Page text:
I learned a lot about marijuana and mental illness at a recent National Alliance on Mental Illness (NAMI) Conference. I want to share some of it with you while it’s still fresh on my mind, because it scared me. I don’t want you to get schizophrenia like your Uncle Jim.
When I was young, I pooh-poohed scare tactics about marijuana. I only used it once, however, because I didn’t want to get in legal trouble. The information we have now is much more based in science and much more dire than what we were told as kids. Marijuana is three times stronger than it was then, according to University of Minnesota and hospital doctors who presented at the conference. Apparently it’s not as harmless as I thought either, especially for young people. They said that marijuana use hijacks normal brain development Continue reading Fix What You Can: A Letter to My Granddaughter→
My daughter is in her thirties. A friend who was a recovering drug addict introduced her to marijuana. She started experimenting with pot after high school. I didn’t know about it at the time, only found out years later. She said it brought up memories and was sort of traumatic for her.
She started seeing a therapist. And, eventually, she was recommended a medical marijuana card. I still don’t know the diagnosis. She was smoking marijuana occasionally before that, but once she got the card she started smoking large amounts of pot. She was telling me strange things, things that didn’t make sense. I thought ‘this is really odd.’ The next time we visited she was very secretive. She was dressed nicely and seemed to be taking care of herself, as normal. But it was our conversation that was unnerving. She took me outside to the woods nearby to speak, because she suspected there were hidden cameras all over her home. Continue reading My Daughter Suffered Paranoia and Psychosis from “Medical” Marijuana→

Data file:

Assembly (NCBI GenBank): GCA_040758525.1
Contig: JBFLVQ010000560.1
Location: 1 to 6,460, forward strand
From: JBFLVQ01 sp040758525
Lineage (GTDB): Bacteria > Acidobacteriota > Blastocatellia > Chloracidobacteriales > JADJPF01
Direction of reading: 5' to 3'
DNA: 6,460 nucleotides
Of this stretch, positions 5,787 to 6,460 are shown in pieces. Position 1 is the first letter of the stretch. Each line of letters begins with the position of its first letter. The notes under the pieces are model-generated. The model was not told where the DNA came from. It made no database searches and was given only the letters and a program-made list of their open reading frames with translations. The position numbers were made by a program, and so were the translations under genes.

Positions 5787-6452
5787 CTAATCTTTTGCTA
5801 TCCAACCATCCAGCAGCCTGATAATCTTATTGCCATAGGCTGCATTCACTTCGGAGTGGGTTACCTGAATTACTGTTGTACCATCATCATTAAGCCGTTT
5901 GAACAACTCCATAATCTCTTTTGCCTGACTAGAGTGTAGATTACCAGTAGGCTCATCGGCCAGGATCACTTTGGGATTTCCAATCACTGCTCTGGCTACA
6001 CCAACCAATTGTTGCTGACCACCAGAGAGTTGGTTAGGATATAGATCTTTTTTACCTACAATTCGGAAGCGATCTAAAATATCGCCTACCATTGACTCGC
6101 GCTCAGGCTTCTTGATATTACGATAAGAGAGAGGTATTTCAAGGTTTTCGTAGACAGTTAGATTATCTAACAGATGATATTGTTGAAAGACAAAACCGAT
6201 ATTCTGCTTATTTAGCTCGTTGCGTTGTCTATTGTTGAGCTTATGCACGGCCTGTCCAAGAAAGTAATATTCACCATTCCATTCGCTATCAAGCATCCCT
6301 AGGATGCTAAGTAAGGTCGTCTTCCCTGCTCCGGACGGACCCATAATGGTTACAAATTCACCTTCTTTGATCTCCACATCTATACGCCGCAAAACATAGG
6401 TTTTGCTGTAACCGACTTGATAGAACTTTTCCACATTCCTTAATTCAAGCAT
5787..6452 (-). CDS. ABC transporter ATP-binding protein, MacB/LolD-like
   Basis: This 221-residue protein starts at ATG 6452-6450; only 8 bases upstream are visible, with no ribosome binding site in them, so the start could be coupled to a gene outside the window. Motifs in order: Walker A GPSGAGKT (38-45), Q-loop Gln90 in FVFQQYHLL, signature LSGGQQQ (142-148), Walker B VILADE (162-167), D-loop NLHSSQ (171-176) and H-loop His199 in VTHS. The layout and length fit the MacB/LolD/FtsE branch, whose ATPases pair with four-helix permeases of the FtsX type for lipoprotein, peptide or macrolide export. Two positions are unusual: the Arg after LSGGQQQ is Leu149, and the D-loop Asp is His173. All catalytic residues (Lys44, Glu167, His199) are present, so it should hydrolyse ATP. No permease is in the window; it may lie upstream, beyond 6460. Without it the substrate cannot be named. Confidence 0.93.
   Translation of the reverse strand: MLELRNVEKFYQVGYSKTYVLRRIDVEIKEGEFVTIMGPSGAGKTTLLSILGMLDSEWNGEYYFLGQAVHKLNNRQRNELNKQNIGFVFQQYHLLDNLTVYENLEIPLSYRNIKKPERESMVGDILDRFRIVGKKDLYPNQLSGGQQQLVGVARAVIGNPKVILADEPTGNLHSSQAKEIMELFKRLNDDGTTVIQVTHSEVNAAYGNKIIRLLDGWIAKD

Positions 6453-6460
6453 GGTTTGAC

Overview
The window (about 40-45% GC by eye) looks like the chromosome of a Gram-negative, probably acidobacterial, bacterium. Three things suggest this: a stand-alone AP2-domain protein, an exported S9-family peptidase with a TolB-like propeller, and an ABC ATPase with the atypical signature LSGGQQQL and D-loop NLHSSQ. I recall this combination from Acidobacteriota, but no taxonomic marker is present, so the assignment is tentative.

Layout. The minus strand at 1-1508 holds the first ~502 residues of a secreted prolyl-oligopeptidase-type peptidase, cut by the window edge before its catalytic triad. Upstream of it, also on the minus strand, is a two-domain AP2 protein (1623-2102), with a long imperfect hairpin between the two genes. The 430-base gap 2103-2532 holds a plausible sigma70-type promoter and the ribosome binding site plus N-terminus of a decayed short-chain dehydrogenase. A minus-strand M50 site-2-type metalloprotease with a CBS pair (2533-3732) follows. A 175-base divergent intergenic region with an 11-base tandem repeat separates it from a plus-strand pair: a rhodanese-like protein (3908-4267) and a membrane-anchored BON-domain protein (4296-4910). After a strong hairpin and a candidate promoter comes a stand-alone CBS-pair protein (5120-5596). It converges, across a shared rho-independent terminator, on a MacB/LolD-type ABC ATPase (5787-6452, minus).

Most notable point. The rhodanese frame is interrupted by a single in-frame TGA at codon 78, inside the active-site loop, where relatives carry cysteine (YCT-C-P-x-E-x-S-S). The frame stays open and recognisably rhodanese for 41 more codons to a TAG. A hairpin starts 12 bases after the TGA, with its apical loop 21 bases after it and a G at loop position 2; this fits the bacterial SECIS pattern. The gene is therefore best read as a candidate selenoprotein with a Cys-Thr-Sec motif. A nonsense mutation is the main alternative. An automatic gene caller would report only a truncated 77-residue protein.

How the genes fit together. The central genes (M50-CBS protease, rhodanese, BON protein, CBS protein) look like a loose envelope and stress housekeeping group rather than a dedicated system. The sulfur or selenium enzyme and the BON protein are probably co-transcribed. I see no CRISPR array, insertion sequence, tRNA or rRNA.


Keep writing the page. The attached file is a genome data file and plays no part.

BRAIN: Messages are passed from cell to cell (neurons) in the brain by chemicals called neurotransmitters which fit by shape into their own receptor sites on specific cells.
The neurotransmitter, anandamide, an endo-cannabinoid (made in body) whose job is to control by suppression the levels of other neurotransmitters is mimicked and so replaced by a cannabinoid (not made in body) in cannabis called THC (Tetrahydrocannabinol). THCis very much stronger and damps down more forcefully the release of other neurotransmitters. Consequently the total activity of the brain decreases. Chaos ensues. Continue reading Cannabis and THC: How it damages the brain and body→
They say you can’t overdose on marijuana. When Brant Clark was seventeen years old, he had a devastating experience from smoking an enormous amount of marijuana at one time. It led to a sudden, major psychotic break, emergency room care, hospitalization for nearly a week, and ultimately his suicide two weeks later. This book documents some of the most important, yet widely under-reported research about the risks of marijuana and THC to youth.